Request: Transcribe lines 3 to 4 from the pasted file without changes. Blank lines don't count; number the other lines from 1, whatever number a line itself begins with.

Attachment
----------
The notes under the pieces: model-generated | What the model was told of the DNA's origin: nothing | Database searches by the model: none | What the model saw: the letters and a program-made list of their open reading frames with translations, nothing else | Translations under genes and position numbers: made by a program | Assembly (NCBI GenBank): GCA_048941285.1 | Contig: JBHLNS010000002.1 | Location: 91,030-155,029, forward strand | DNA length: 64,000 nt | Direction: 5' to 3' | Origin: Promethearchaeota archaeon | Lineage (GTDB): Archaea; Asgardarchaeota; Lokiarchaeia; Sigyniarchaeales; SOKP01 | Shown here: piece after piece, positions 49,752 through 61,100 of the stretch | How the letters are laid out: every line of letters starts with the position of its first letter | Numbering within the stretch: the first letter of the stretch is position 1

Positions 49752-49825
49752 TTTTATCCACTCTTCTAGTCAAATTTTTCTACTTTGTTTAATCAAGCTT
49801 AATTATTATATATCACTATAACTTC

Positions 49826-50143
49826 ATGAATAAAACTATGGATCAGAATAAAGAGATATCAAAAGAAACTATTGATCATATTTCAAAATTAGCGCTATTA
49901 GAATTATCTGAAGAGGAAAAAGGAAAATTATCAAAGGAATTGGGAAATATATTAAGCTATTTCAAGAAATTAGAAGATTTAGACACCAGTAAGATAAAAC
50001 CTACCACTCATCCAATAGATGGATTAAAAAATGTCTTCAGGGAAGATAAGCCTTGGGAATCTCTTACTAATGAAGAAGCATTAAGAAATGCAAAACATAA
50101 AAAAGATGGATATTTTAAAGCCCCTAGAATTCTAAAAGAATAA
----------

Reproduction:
49752 TTTTATCCACTCTTCTAGTCAAATTTTTCTACTTTGTTTAATCAAGCTT
49801 AATTATTATATATCACTATAACTTC